What an incredible and unique book! If you're looking for a deep, complex, and well-written time travel adventure that delves into themes of redemption, perspective and sacrifice, look no further. THE TIME KEY by Melanie Bateman is a little bit of a sci-fi/fantasy version of, "It's a Wonderful Life" mixed with a touch of Neil Gaiman's voice to me. Plus, she also illustrates her story throughout which is a delight. I'd recommend this for teens on up. It's definitely worth checking out!

About the book: When Stanley saves a man, he's given a mysterious device that allows him to travel through time. But he soon learns that changing his past doesn't necessary lead to a better future. Traveling over 100 years into the future may be the only way Stanley can change his fate and save his family.

About the author: Melanie Bateman was born in Caracas, Venezuela and moved to the U.S. at age nine. She has an associate's degree in fine art from Utah Valley University, emphasizing in illustration. From a very young age she's had a passion for drawing, specifically nature and the human figure. It is from this creative look on the world that she began to write stories.

June 25, 2016

Let's Read!

Some kids gobble up books all summer long.

Others?

Not so much.

For some children, days and weeks can go by without having cracked open a single book unless they're dragged into it by the meanest mother in the universe. (That would be moi.) I'm not so concerned about the summer slide even if I should be. What I'm most interested in is that kids fall in love with reading. I love this infographic from Big Universe. It focuses on ways to make reading fun!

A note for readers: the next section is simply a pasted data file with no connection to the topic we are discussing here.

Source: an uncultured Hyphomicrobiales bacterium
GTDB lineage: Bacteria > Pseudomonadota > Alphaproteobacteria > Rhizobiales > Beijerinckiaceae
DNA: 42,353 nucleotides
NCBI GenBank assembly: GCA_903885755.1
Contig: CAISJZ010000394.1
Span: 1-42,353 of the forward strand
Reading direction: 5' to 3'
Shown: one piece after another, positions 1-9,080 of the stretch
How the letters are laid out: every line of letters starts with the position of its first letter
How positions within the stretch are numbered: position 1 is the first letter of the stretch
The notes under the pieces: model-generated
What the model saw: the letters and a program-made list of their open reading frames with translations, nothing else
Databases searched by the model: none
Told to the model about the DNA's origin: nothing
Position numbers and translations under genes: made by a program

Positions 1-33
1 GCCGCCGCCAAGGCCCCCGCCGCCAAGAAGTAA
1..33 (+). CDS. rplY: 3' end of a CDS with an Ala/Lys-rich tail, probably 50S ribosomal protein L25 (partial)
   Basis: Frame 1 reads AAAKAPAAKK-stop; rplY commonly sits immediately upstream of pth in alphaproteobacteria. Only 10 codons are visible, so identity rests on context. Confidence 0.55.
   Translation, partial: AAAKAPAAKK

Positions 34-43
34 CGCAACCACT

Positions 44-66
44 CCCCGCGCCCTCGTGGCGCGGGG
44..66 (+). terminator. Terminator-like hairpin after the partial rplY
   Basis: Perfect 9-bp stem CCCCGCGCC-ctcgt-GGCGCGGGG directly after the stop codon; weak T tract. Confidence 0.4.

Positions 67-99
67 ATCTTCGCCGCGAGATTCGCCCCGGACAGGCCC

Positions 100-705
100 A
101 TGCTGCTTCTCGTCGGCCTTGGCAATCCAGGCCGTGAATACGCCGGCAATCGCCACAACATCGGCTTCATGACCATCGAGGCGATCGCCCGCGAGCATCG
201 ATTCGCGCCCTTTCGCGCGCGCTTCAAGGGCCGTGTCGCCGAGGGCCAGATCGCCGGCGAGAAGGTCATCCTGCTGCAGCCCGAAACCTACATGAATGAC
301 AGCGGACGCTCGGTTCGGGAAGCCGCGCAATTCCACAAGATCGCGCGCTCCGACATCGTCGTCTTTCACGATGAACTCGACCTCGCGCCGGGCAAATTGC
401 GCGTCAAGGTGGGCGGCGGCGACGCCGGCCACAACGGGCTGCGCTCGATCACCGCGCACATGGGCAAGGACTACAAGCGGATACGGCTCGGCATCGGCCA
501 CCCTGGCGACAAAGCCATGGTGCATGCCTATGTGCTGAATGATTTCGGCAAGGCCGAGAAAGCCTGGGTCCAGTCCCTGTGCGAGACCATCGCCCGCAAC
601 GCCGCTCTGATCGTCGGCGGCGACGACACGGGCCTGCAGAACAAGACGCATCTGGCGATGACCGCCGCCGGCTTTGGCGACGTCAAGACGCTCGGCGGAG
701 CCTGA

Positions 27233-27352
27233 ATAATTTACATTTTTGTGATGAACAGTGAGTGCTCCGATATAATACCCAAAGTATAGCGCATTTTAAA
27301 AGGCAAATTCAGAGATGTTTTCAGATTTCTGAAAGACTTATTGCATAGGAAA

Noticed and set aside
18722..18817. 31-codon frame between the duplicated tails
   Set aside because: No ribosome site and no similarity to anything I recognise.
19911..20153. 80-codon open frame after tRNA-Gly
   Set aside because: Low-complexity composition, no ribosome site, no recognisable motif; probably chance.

One of the best ways to make reading FUN is to find great books that they'll enjoy.

Next week, I'll start a series on really great books--old and new--for kids to enjoy! If you have a book that you think would totally turn kids on to reading, let me know in the comments. Or if there is a book that hooked you when you were a kid, I'd love to know!

Until next time, happy reading!

June 4, 2016

THE LAST BOY AT ST. EDITH'S by Lee Gjertsen Malone

One of the best things I get to do as an author is get to know other authors and read their books. THE LAST BOY AT ST. EDITH'S is no exception. What a fun, full-hearted story this is! If you're looking for a good summer read, this is it. Check it out and see the interview below that I did with Lee.

Blurb: A seventh grade prankster is determined to escape the all-girls academy where he’s the only boy—by getting expelled—in this “spectacular debut” (Kirkus Reviews) that’s perfect for “fans of Jerry Spinelli’s Crash and Loser” (Booklist).